Chicago Rallies Hope for Heroes
Created with flickr slideshow.

Outside the main entrance to the North Kedzie Armory, a gathering buzz of anticipation travelled through the crowd. Guys in swarthy coats at the outskirts took a break from the chatter to cast an anxious glance at the door every couple of minutes. Guys near the entrance inched up the stairs to snare a glimpse through the windows. The formation soon swelled the sidewalk and seeped into the flanks of the building. Some of them had been there for two or three hours already; a tightly wrapped man on a wheelchair named Zellmore had come at 3 in the morning. He wanted to make sure he got in early so all the good stuff would still be there.

It was the day before Veteran’s Day and the bone sinking chill of the night before still clung to the air surrounding the Armory. Inside, volunteers were stacking the sweatpants, long johns, coats, and t-shirts that would be distributed to the 700 some veterans that will shuffle through the vast drill floor before the day was over.

Jesse Brown VA Hospital nurse Aldridge Locke was monitoring the unpacking of the supplies. He explained that this was the second Stand Down of the year for Chicago’s population of homeless veterans and the only one that will carry them through for the winter. The term “Stand Down” originated from the battlefield: it refers to the moment of respite taken by soldiers in the midst of combat. Since its first staging in 1988, the Stand Down has taken that principle of recharging to the home front, mobilizing local communities to reach out directly to the over 75,000 veterans of the United States Armed Forces who are homeless.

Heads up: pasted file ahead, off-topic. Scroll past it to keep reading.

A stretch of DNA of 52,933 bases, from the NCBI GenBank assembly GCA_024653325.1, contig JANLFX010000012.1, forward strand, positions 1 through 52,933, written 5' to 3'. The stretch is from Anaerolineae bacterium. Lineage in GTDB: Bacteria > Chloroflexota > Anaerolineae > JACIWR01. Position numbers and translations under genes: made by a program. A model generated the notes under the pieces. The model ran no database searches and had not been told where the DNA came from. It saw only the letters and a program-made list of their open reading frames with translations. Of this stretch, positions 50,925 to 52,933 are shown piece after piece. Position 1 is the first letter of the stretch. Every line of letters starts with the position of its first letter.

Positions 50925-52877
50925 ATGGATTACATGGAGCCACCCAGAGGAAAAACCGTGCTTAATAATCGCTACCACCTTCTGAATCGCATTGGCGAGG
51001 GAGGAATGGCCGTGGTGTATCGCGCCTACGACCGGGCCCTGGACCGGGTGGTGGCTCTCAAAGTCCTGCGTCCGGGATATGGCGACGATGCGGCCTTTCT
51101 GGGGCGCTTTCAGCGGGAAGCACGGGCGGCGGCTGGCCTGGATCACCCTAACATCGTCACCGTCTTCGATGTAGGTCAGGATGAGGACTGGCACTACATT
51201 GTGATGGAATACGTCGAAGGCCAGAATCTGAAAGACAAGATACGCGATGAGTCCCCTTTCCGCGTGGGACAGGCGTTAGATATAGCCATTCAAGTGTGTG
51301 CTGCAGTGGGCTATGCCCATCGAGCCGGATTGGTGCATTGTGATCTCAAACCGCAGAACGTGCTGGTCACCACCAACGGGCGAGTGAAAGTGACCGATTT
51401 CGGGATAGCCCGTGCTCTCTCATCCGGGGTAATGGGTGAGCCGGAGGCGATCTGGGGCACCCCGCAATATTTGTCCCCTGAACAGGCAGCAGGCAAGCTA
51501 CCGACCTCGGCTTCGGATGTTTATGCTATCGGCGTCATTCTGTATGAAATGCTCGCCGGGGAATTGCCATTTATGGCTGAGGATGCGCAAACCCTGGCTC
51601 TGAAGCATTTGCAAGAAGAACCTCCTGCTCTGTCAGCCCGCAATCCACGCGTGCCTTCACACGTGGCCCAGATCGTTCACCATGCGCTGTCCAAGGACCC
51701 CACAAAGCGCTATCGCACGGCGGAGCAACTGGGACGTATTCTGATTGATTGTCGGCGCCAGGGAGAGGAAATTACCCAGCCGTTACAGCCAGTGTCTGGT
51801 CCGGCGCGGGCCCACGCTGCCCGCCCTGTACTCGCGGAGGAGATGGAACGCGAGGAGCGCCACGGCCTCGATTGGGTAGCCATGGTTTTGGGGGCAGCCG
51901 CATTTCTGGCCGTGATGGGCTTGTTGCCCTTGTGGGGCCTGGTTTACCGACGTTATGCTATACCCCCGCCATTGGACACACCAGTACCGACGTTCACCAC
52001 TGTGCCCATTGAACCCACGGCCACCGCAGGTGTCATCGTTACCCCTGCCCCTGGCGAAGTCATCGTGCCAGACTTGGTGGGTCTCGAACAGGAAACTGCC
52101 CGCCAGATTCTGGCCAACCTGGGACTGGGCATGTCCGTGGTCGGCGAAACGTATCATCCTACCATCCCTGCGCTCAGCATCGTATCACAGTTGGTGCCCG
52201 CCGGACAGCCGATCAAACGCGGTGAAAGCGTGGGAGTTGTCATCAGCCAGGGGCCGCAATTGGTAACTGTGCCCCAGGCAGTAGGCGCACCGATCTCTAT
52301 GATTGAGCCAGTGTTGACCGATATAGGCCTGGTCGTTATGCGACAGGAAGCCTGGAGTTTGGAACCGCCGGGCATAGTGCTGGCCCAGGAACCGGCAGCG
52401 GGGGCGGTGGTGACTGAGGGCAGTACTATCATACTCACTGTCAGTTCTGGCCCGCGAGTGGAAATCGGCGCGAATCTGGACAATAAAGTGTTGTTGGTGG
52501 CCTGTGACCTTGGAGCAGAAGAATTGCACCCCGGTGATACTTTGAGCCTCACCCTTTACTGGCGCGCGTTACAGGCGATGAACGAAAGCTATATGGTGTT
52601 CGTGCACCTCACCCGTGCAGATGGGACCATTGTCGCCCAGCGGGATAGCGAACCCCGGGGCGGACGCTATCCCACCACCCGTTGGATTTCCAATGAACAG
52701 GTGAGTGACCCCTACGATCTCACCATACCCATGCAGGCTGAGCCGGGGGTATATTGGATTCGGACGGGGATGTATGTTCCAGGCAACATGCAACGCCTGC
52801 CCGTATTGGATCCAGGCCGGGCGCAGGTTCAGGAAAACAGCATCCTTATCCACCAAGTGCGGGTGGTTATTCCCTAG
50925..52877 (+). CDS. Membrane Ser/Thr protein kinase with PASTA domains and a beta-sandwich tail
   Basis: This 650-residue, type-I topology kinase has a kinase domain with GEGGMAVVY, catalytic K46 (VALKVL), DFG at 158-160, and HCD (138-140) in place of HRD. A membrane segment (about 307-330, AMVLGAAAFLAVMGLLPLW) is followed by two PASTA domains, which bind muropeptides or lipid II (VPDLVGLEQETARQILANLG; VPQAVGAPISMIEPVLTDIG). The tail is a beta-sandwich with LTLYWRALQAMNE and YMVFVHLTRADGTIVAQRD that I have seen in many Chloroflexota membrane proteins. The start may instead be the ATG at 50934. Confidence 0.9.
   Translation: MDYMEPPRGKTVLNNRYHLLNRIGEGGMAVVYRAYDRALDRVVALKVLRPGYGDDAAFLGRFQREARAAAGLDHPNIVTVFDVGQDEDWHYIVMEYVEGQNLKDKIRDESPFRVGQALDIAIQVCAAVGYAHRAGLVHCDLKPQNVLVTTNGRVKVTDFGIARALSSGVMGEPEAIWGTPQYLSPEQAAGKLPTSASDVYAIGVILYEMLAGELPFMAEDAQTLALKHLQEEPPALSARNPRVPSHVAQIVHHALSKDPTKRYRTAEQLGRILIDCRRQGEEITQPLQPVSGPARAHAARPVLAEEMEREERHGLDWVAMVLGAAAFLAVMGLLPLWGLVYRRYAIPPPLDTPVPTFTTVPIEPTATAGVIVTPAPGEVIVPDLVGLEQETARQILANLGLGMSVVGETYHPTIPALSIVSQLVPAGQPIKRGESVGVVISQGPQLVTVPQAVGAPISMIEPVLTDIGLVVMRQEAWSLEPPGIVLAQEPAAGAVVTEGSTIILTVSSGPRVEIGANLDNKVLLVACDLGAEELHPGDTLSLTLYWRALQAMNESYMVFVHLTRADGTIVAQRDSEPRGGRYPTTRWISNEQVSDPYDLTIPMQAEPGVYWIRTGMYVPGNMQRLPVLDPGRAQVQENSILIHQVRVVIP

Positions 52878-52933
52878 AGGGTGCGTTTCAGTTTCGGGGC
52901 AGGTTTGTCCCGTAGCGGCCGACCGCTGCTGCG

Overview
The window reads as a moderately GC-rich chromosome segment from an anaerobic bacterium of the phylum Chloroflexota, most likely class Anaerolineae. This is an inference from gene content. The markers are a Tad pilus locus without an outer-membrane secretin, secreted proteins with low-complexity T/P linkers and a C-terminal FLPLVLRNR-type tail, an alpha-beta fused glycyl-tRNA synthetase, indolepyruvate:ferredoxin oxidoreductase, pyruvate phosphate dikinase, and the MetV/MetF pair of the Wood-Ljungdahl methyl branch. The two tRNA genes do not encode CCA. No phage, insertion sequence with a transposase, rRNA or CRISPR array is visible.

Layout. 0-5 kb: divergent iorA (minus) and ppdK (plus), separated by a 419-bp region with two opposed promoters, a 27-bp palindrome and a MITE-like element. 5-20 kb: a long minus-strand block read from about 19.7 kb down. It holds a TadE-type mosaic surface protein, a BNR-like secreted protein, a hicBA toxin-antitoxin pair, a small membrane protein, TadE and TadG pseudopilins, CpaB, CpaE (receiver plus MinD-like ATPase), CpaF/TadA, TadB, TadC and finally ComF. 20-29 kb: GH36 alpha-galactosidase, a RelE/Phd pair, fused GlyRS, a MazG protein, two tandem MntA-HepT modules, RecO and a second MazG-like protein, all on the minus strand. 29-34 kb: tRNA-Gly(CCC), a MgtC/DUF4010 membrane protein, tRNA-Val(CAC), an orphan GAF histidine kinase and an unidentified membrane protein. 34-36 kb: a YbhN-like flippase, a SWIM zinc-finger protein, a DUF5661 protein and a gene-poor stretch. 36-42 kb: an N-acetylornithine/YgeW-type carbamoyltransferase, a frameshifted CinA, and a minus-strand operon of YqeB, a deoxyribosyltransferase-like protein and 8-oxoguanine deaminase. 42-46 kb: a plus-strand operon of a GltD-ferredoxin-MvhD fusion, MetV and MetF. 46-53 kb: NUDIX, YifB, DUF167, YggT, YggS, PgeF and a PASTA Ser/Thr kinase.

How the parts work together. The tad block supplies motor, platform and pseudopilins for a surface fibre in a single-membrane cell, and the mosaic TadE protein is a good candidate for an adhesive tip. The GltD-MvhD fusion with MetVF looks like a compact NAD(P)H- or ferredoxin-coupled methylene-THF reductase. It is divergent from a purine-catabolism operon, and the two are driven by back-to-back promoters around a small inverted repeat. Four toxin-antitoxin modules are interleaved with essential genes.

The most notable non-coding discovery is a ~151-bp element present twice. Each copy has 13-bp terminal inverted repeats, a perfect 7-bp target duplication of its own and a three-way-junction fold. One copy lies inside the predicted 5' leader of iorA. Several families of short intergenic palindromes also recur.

The operation has gathered momentum across the country over the past two decades. The November 10th event was a collaboration of 12 different agencies operating under the umbrella of the Chicago Veterans Economics Development Council.

On top of stocking up for the winter, the Stand Down also served as a hub for local organizations and programs focused on veteran needs to raise awareness about the critical financial, psychological, and legal challenges to getting homeless vets off the streets.

Some organizations, like Catholic Charities and Community Housing & Development (CHAD), assist veterans with finding homes and employment. The two issues interlock in a vicious cycle: losing a job is the largest risk to homelessness and incarceration among veterans, and having a record or being homeless is the biggest hurdle to getting a job. Think of all the upstart costs required before you can even begin to look for a job: an address, a permanent phone number—not to mention funds for reliable transportation to go hunt down applications and attend interviews.

Many of the people staffing the stands were veterans themselves. Don, a social worker at the Veteran Justice Outreach stand was in the Army and spoke of the stigma often associated with asking for help amongst a group of people who had been trained to be “self-sufficient, for safety and for survival.” He believes that by “offering the face of a vet to a vet,” veterans in need can talk about the difficulties they face to someone who can relate to the unique pressures that can isolate them from civilian life.

Others, like Matt, who works in Disaster Response at the Red Cross, have family members who were veterans. With a father who served in the first Iraqi War, Matt has a special appreciation for the measure of sacrifice given by soldiers. He points to the “stereotypical image of the homeless vet” that populates civilian perceptions about the kind of people gathered here today, preventing them from “see[ing] past the gruff because they deserve way better.” He said he was heartened by the sight of the 250 some volunteers who came out to help at the Stand Down.